6. In a small sauce pan on medium, heat up the 1/4 cup butter.  (add a tiny pinch of salt if it is unsalted)  Add the sage leaves, and watch, swirling occasionally - it will start to bubble/foam - and as soon as the butter begins to change colour watch carefully - take it off the heat once it browns.  
  7. Serve ravioli with about 1 tbsp brown butter drizzled on top, and garnish with the cooked sage leaves (they will be crispy, like a chip).  You can garnish with extra Parmesan shavings - enjoy!
little brown dots of goodness from the butter
we actually didn't have Parmesan cheese in our filling so
instead we topped each tsp of squash with a small slice of bocconcini.

my thunder bay experience

I had the pleasure of spending a few days in Thunder Bay with my friend Jillian and her family and friends.  I guess you could call it somewhat of a "Northern Canadian" experience!  One night we had a fish fry with pickerel that they caught the week before from Lake Superior (yum, doesn't get fresher than that!) and some amazing salads (recipe to come!) and appetizers.  It was supposed to be a small gathering - but after a day of running errands we ended up collecting a few more guests and soon it became a fun dinner party with lots of wine and awesome food.  Another night we made Lake Superior salmon (I honestly didn't know salmon was in fresh waters) with homemade butternut squash ravioli.  Nothing beats delicious food, spending time with friends, and meeting great people.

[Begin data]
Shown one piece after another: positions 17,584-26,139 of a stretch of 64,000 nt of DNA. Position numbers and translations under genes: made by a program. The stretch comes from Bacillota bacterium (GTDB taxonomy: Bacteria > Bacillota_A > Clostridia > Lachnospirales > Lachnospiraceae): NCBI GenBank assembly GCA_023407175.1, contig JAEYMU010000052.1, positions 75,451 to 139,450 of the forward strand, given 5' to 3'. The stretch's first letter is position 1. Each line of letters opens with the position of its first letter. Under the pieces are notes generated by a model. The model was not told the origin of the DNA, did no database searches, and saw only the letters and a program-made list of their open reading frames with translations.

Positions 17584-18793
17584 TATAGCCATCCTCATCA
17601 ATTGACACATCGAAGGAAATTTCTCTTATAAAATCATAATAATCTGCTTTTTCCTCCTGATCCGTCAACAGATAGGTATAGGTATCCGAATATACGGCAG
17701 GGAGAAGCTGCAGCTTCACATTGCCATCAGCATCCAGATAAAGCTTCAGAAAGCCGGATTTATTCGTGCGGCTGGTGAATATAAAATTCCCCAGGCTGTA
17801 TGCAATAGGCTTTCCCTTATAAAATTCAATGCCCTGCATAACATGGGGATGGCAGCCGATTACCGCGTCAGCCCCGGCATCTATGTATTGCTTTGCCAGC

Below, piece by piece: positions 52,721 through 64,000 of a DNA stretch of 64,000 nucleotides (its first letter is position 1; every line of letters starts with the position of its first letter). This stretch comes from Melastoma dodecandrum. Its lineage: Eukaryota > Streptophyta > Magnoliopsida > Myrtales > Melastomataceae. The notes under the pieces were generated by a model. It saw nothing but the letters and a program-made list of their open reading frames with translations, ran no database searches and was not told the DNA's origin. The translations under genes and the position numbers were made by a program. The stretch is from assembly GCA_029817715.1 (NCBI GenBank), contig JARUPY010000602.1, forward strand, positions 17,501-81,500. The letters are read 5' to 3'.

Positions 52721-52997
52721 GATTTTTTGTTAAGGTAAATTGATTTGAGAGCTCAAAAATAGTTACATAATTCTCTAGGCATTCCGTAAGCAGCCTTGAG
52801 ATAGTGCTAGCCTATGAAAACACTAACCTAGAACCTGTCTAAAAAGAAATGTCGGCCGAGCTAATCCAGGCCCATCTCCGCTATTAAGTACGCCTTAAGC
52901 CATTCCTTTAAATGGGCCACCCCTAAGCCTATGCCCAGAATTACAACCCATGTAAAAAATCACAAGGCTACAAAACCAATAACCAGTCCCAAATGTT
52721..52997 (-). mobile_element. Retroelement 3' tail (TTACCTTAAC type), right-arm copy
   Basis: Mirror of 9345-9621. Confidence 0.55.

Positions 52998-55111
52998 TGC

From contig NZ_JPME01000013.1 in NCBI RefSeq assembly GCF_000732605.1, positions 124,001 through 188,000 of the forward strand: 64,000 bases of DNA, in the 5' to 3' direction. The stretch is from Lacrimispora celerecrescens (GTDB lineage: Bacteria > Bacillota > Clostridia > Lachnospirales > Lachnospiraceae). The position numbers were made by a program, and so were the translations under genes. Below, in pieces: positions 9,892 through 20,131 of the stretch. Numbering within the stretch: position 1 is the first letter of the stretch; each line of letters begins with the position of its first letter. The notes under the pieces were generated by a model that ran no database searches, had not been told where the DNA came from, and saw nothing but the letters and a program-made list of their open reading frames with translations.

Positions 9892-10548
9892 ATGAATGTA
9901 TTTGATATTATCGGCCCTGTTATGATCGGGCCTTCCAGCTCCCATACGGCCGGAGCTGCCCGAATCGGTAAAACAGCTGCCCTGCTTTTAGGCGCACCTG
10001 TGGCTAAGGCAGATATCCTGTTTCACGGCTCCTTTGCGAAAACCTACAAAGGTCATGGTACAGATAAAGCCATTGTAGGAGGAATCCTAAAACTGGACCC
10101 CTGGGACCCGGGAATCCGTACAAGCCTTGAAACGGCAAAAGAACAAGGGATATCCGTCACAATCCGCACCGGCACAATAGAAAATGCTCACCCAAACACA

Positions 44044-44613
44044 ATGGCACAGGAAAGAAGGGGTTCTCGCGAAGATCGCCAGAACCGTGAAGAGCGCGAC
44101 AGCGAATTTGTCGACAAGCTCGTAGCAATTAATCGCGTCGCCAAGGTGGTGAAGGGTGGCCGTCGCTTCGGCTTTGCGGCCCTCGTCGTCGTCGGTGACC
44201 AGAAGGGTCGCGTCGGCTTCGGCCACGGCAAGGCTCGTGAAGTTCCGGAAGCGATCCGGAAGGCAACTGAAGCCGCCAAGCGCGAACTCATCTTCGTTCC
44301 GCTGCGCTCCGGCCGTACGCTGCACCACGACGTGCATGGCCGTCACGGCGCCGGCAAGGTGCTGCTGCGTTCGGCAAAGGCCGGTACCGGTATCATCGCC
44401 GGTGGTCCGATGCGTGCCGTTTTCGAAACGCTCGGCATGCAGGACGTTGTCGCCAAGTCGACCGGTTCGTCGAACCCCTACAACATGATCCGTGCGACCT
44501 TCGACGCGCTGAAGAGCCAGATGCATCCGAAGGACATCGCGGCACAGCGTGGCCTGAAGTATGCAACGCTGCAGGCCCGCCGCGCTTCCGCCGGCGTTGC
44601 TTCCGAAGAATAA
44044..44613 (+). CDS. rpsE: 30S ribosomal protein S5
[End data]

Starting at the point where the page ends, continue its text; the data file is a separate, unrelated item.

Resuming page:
Laureen and Jillian, in their gorgeous kitchen
Andy frying up some yukon gold potatoes, Criff watching
beer battered pickerel
serving up some salad
Fish fry dinner, all plated up!
homemade pie (wild blueberries picked  in Tbay)
gossiping ladies :)
men outside, frying of course